Background: Current data suggest patients who have a myocardial infarction (MI) benefit from aggressive LDL cholesterol (LDL-C) lowering. Consequently, initiation of lipid lowering therapy is a class I recommendation post-MI to reduce the risk of future adverse events. We sought to evaluate LDL-C lowering among patients who experience a first MI at a young age.
Methods: Clinical & billing data were used to identify women < 50 years and men < 45 years who had a first MI from two large medical centers. Type of MI was adjudicated by review of medical records, and only patients with a Type 1 MI were included. The magnitude of LDL-C reduction was calculated by comparing the LDL-C pre-MI to the LDL-C one year later.
Results: 280 patients (age 42 years ± 5; 35% women) with a complete lipid panel prior to MI and 1 year post-MI were included in this analysis. The mean LDL-C was 123 mg/dL pre-MI, and 82 mg/dL post-MI (p<0.0001). In the entire population, the mean reduction in LDL-C post MI was 27% (95% CI, -32% to -23%), although men had a greater reduction than women (32% vs. 16%, p<0.001). When examining the post-MI LDL-C levels, 214 (76%) reached an LDL-C of <100 mg/dL and 115 (41%) reached an LDL-C of <70 mg/dL. Out of patients who had LDL-C>130mg/dL pre-MI (n=114), 82 (71%) reached an LDL-C of <100 mg/dL, and 35 (30%) reached an LDL-C of <70 mg/dL. Notably, 54 (19%) patients had an LDL-C increase at one year.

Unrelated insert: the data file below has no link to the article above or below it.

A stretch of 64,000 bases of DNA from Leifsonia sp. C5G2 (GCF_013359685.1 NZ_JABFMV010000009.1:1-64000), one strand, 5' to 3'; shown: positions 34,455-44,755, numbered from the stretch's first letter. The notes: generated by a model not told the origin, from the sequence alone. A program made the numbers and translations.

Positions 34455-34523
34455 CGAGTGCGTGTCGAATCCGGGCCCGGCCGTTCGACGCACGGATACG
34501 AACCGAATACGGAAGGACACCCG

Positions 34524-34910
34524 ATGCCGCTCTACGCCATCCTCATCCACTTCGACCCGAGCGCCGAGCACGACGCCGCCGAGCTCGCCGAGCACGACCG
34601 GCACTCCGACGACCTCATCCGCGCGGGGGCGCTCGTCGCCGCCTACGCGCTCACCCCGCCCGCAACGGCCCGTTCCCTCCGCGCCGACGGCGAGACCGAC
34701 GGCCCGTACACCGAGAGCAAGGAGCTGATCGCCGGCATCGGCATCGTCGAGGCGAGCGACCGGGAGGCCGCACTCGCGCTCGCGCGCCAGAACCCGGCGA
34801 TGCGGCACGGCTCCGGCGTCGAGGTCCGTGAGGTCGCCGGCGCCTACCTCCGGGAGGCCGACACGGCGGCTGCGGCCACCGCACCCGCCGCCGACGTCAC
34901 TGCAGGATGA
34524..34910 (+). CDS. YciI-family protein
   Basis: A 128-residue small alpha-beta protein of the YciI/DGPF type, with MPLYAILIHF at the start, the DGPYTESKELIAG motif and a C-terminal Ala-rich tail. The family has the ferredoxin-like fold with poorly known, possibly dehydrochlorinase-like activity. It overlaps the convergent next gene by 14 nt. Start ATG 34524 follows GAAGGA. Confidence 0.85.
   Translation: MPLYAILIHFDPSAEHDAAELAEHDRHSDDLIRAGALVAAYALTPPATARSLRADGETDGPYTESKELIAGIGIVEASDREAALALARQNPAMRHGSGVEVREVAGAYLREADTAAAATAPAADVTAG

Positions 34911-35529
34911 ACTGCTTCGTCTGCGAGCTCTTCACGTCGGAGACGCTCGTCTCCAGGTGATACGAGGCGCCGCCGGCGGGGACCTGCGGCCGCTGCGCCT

Conclusions: Among patients experiencing MI at a young age, LDL-C reduction was only modest (27% reduction). Women had a significantly smaller reduction in LDL-C compared with men. Further research is needed to determine the underlying reasons for the sub-optimal reduction in LDL-C, as well as sex specific differences that may account for these disparities.